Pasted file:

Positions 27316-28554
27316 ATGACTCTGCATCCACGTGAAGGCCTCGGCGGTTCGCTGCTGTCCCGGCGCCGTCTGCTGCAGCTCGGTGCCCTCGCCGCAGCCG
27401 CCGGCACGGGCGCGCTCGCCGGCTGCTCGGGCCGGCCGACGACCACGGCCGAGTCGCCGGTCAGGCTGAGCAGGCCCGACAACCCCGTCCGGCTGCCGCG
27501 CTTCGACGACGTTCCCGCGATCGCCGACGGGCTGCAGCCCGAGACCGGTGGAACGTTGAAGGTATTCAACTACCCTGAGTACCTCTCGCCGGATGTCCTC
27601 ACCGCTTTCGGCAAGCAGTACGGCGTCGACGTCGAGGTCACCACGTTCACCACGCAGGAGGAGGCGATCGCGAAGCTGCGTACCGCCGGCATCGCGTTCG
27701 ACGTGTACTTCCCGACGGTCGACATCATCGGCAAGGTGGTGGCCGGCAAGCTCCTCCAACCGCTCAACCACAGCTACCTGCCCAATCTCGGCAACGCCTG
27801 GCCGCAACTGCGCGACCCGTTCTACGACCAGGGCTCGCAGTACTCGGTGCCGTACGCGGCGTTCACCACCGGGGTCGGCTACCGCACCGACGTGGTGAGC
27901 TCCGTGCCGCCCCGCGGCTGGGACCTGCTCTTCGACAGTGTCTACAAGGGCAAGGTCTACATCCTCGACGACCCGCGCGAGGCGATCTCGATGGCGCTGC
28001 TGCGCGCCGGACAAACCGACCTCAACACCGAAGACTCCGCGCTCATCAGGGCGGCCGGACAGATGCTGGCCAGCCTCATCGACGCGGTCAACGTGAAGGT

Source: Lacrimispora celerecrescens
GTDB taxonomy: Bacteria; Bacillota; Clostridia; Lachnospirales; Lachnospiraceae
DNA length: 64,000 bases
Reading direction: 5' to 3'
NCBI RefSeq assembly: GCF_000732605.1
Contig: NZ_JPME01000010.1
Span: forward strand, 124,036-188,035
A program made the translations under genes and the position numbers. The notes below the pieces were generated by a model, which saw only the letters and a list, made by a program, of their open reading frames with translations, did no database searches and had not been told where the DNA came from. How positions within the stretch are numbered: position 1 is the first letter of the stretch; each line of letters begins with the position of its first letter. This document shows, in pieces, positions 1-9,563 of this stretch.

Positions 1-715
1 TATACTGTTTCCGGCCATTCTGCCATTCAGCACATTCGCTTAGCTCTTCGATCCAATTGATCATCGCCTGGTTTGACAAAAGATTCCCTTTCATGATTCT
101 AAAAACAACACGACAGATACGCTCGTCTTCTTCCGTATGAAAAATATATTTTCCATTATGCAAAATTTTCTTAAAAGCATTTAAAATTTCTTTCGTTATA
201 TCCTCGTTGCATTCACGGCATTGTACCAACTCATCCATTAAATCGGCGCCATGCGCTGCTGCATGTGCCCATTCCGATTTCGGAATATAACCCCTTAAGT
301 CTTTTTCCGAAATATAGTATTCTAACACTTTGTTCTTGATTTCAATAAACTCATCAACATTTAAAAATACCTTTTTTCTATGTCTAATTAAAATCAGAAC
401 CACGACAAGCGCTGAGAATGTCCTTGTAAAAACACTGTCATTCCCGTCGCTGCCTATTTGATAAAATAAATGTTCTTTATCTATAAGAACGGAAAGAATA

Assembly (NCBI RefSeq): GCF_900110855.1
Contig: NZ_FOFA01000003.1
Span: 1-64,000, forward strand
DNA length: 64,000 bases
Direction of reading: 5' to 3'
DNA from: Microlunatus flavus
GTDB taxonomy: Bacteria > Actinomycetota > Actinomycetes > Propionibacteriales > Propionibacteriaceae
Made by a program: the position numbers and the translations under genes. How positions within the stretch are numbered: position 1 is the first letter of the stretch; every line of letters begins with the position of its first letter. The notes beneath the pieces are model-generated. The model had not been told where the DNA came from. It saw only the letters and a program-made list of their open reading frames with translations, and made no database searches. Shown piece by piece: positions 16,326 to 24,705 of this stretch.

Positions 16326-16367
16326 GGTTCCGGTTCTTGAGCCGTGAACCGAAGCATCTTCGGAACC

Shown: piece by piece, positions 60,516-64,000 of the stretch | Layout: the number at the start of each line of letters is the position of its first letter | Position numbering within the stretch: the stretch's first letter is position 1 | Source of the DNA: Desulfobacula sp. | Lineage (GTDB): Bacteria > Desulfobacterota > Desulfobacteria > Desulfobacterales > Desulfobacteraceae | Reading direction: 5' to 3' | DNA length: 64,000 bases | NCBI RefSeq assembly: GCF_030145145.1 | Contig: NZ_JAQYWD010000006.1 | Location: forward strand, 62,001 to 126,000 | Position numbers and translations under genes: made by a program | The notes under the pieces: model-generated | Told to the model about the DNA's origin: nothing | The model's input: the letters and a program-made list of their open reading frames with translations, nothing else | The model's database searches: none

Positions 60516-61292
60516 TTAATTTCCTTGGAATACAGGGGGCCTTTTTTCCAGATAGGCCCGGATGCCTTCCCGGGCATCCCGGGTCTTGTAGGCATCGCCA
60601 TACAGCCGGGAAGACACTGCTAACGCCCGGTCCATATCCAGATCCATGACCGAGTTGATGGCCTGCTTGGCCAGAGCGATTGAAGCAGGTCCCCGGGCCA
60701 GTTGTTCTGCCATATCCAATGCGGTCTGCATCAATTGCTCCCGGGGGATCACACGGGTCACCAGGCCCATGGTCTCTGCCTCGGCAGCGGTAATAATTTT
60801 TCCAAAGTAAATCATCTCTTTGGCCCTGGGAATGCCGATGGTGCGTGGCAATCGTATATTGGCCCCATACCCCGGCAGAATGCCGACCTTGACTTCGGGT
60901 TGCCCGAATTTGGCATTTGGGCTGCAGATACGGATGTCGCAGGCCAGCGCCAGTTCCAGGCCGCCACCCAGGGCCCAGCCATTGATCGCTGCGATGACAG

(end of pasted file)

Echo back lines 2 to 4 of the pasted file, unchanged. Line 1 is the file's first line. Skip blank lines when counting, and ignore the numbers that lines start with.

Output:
27316 ATGACTCTGCATCCACGTGAAGGCCTCGGCGGTTCGCTGCTGTCCCGGCGCCGTCTGCTGCAGCTCGGTGCCCTCGCCGCAGCCG
27401 CCGGCACGGGCGCGCTCGCCGGCTGCTCGGGCCGGCCGACGACCACGGCCGAGTCGCCGGTCAGGCTGAGCAGGCCCGACAACCCCGTCCGGCTGCCGCG
27501 CTTCGACGACGTTCCCGCGATCGCCGACGGGCTGCAGCCCGAGACCGGTGGAACGTTGAAGGTATTCAACTACCCTGAGTACCTCTCGCCGGATGTCCTC